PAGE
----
June 21, 2022

Excerpt: Nearly half (47.8%) of homes for sale in Provo, UT — located about 45 miles away from Salt Lake City—had a price drop in May, the highest share of the 108 metropolitan divisions in this analysis. Tacoma, WA, had about the same share of price cuts, at 47.7%. Next come Denver (46.9%), Salt Lake City (45.8%) and Sacramento (44.3%). Boise, ID (44.2%), Ogden, UT (42.6%), Portland, OR (42%), Indianapolis, IN (41.9%) and Philadelphia (41.2%) round out the top 10.

Provo, Boise, Salt Lake City, Sacramento and Ogden were also the top five metros with the biggest increase in the share of listings with price drops from a year earlier. Roughly 12% of listings in Provo and Boise had a price drop in May 2021, and it was around 20% in Salt Lake City, Sacramento and Ogden.

All in all, about half of the metros in this analysis saw more than 25% of home sellers drop their asking price in May. More than 10% of home sellers dropped their price in all 108 metros, driving the national share of price drops to a record high.

To read more, click here

My comments: See how your market is doing. The table at the bottom of the web page compares the number of price drops in May 2021 and 2022 in different areas. Also included is the median sales price in May 2022 and the percent drop from 2020 to 2022. Sort by location (on the left) to find if your market is listed.


HOW TO USE THE NUMBERS BELOW. Appraisals are ordered after the loan application. These numbers tell you the future for the next few weeks. For more information on how they are compiled, go to

Note: I publish a graph of this data every month in my paid monthly newsletter, Appraisal Today. For more information or get a FREE sample issue go to or send an email to . Or call 800-839-0227, MTW 7AM to noon, Pacific time.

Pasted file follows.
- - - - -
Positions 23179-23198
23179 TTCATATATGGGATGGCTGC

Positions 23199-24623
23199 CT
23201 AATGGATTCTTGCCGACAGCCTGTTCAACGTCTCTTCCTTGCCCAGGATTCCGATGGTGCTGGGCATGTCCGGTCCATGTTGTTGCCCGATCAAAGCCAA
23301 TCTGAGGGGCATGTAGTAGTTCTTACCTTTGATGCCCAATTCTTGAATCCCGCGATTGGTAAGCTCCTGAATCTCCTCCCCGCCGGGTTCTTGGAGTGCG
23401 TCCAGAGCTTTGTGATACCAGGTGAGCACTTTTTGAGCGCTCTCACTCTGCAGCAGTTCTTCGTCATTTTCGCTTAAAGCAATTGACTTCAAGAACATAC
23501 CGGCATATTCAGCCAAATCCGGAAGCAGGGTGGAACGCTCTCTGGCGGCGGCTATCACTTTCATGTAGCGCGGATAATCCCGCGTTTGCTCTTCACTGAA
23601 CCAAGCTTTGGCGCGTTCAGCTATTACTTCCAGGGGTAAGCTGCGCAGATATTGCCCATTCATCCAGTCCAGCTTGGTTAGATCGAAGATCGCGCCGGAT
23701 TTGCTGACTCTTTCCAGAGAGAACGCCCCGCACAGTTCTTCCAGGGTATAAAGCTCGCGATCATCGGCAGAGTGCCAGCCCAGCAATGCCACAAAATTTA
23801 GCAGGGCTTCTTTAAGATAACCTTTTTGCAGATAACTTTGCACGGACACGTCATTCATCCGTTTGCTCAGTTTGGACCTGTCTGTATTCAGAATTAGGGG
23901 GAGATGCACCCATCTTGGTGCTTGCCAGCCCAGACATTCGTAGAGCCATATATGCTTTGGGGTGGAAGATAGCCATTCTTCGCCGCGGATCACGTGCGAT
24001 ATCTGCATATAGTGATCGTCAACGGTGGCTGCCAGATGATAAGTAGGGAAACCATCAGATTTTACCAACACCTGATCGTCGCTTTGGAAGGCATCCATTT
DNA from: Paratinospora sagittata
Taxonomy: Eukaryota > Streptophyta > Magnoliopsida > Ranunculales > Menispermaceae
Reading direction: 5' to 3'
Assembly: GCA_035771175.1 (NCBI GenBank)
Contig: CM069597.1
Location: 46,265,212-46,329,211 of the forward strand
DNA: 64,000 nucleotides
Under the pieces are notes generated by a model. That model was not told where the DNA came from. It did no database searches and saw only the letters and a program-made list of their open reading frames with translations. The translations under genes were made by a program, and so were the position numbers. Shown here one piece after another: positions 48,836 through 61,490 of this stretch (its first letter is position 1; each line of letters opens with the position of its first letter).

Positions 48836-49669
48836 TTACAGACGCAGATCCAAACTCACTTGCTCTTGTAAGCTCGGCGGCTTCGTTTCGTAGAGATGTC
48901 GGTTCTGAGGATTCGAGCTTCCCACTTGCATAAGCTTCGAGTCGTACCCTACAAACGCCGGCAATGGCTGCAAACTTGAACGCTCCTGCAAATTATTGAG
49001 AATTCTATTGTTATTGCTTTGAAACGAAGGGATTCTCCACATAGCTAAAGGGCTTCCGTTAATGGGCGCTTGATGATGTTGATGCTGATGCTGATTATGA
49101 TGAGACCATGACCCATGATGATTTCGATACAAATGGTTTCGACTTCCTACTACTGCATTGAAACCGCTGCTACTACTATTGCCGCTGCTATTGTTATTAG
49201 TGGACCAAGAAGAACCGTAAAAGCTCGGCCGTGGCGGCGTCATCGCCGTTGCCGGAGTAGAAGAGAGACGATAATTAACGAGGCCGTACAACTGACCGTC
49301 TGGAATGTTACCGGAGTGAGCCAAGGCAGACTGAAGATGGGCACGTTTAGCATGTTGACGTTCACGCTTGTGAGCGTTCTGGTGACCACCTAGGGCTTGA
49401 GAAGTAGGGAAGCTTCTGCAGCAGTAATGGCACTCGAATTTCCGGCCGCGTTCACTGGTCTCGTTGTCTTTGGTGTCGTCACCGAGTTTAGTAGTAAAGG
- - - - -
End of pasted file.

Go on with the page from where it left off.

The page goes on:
My comments: Rates are going up. Some appraisers are very busy and others have little work. Varies widely around the country.


The graph below is from the July 2022 issue of Appraisal Today.

This graph has been in every issue since the mid-1990s. 

What was your business like in 2018?

Mortgage applications increased 0.7 percent from one week earlier

Mortgage applications increased 0.7 percent from one week earlier, according to data from the Mortgage Bankers Association’s (MBA) Weekly Mortgage Applications Survey for the week ending June 24, 2022. This week’s results include an adjustment for the observance of the Juneteenth holiday.

The Market Composite Index, a measure of mortgage loan application volume, increased 0.7 percent on a seasonally adjusted basis from one week earlier. On an unadjusted basis, the Index decreased 20 percent compared with the previous week. The Refinance Index increased 2 percent from the previous week and was 80 percent lower than the same week one year ago. The seasonally adjusted Purchase Index increased 0.1 percent from one week earlier. The unadjusted Purchase Index decreased 21 percent compared with the previous week and was 24 percent lower than the same week one year ago.